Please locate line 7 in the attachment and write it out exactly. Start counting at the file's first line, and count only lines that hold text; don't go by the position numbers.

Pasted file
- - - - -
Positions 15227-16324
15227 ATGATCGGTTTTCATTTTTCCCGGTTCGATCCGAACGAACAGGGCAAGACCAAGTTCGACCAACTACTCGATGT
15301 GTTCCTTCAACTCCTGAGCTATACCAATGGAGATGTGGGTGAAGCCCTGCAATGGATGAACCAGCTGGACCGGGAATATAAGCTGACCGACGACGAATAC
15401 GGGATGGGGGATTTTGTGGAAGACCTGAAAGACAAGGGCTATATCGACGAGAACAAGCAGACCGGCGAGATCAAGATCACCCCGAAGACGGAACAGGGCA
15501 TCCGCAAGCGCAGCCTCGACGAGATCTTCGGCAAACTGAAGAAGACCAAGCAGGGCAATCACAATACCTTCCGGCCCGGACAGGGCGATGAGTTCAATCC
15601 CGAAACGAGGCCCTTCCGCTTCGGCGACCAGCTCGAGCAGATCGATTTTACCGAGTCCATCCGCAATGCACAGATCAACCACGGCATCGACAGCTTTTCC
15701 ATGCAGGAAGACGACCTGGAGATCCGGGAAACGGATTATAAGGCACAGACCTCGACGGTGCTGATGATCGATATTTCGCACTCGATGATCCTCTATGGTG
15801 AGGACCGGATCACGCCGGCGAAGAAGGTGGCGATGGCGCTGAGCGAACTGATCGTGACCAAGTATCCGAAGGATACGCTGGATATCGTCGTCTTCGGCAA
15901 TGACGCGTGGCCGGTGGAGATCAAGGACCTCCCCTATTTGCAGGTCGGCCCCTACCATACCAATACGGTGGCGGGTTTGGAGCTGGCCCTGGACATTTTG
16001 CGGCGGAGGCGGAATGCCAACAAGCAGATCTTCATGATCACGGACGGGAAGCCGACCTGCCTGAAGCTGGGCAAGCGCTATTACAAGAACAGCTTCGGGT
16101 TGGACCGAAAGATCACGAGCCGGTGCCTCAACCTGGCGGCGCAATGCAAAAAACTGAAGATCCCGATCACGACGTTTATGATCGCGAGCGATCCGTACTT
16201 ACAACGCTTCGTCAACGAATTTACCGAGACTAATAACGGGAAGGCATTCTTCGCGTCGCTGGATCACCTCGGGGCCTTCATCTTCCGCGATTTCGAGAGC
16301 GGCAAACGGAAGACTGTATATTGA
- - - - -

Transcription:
15701 ATGCAGGAAGACGACCTGGAGATCCGGGAAACGGATTATAAGGCACAGACCTCGACGGTGCTGATGATCGATATTTCGCACTCGATGATCCTCTATGGTG